A Toll Tale

By James Plaskitt

If you have used the A22 motorway recently, you will have already noticed that the tolls were cut last month. But you may not be aware of all the political machinations that lie behind this small handout to the Algarve’s motorists. It’s quite a tale.

The A22 – rather romantically known as the Via do Infante, after the 15th Century explorer Henry the Navigator – was mostly constructed between 1991 and 2003, at a cost of €1 billion, most of which came in the form of development grants from the European Union. It was built as a free-to-use motorway, to draw traffic away from the dangerous N125.

It did its job. Traffic volumes settled at around 20,000 vehicles a day, rising to 30,000 in August. Pressure on the N125 eased. Then came the financial crisis of 2008/9, which saw the government’s budget take a massive hit. As a revenue raising measure, the then PSD-led (Social Democrat) government, imposed tolls in 2011. The government also transferred the task of running the toll system to the private company managing the motorway, Cintra, itself owned by Ferrovial, a Spanish firm, on a concession negotiated to run until 2030. In the small print, the government promised to make good any shortfall between toll revenues and motorway running costs.

Things quickly became sticky. Traffic volume on the A22 slumped dramatically, falling to around 6000 vehicles a day, with toll revenues falling well short of their expected level. Traffic moved back onto the dangerous N125. And then, in 2012, the EU Commission ruled that the tolls were illegal under Union law, as a violation of free movement – the road having been grant-aided as part of an assistance programme for regional development. The Commission threatened to take the Portuguese government to the European Court of Justice unless it removed the tolls. The Spanish government also weighed in, declaring that the tolls were in breach of the 2002 Valencia Treaty, which pledged the two countries to collaborative efforts on tourism and transport.

Ever since this point the tolls have been economically problematic – it is thought that annual revenues have been running at around €25m, while government payments to the management company have been running at €40m – and politically contentious.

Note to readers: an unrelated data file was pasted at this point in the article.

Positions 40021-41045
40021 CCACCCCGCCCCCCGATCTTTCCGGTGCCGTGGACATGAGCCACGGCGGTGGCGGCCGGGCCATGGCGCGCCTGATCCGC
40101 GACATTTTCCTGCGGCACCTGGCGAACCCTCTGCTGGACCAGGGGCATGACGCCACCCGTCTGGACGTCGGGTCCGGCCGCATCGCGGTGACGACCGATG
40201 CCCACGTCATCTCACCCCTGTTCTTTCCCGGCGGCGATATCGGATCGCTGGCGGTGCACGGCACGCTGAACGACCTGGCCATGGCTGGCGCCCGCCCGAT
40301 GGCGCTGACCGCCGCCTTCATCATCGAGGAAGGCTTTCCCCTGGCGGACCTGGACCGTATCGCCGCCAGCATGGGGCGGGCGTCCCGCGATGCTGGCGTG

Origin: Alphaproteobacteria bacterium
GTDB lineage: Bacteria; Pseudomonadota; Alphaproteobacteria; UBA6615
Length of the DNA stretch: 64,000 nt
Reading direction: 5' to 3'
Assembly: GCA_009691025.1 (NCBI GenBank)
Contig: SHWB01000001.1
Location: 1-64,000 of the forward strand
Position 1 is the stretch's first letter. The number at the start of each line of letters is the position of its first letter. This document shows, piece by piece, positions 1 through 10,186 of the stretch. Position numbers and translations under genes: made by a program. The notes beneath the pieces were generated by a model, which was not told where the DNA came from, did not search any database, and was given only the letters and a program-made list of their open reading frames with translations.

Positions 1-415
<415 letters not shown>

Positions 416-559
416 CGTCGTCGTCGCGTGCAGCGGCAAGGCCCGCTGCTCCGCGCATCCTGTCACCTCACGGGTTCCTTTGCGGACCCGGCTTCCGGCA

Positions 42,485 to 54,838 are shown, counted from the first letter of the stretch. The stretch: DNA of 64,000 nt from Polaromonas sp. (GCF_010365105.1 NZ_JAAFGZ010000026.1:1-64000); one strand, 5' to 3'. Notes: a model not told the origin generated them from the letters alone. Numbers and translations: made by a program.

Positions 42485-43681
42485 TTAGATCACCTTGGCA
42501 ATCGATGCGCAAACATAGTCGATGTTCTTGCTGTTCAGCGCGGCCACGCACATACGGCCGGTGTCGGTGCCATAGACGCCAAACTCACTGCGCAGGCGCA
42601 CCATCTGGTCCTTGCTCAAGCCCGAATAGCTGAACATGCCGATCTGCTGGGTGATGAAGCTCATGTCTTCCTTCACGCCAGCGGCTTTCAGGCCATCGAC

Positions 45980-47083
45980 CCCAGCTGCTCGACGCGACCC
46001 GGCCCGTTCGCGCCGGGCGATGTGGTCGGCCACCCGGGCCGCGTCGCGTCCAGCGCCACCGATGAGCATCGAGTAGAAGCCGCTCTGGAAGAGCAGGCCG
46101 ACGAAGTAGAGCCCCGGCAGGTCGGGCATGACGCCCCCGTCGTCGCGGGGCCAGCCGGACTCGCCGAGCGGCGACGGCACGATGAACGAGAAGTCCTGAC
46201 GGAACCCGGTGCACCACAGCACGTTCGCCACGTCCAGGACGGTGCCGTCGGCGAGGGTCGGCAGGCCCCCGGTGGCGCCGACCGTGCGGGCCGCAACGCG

Opposition parties lined up to condemn the tolls and pledge their removal. The Socialist opposition leader at the time, Antonio Costa, pledged abolition, saying it was vital to get traffic back onto the motorway and off the N125, which he described as a “cemetery”. It was clocking up around 10,000 accidents a year.

Costa was Prime Minister after 2015, and expectations of toll abolition were high. Instead, in 2016, his government cut the tolls by 15%. The most likely reasons for stepping back from full abolition were, firstly, the hit to government revenues, and secondly, the high penalty costs of re-setting the contract with Ferrovial.

The parties now in opposition took up the campaign for abolition, accusing the Socialists of breaking their promise. Over the last five years, Parliament has seen numerous debates on motions to abolish the tolls – none of which succeeded in commanding a majority. The tolls also crept back up with inflation adjustments.

Until 2021 – when all opposition parties voting together managed to force an amendment through on the state budget resolution committing the government to toll abolition. Initially, the government said it would resist, and refer the decision to the Supreme Court, declaring it was unconstitutional. However, that bravado was not converted into action, and the government finally gave way, offering not abolition, but a large toll reduction from 1 July 2021, of up to 50%.

The government also pledged a 75% toll reduction for electric vehicles, but that has not been implemented, due to ‘technical reasons.’

So the contentious tolls are set to continue and we can expect the political argument to rumble on, no doubt featuring in this autumn’s local election campaigns. Meanwhile, possibly exhausted with the political wrangling, Ferrovial has offloaded its share of Cintra to a consortium, DIF Capital.

Henry the Navigator actually did less exploring than his name implies. He was more the orchestrator of exploration, commissioning others to cross the dangerous seas and bring back the bounty from foreign lands. All he did was impose a 20% toll on their profits. It is indeed his motorway.

James Plaskitt is a retired politician who was a member of the British Parliament from 1997 until 2010. He now lives in the Algarve.


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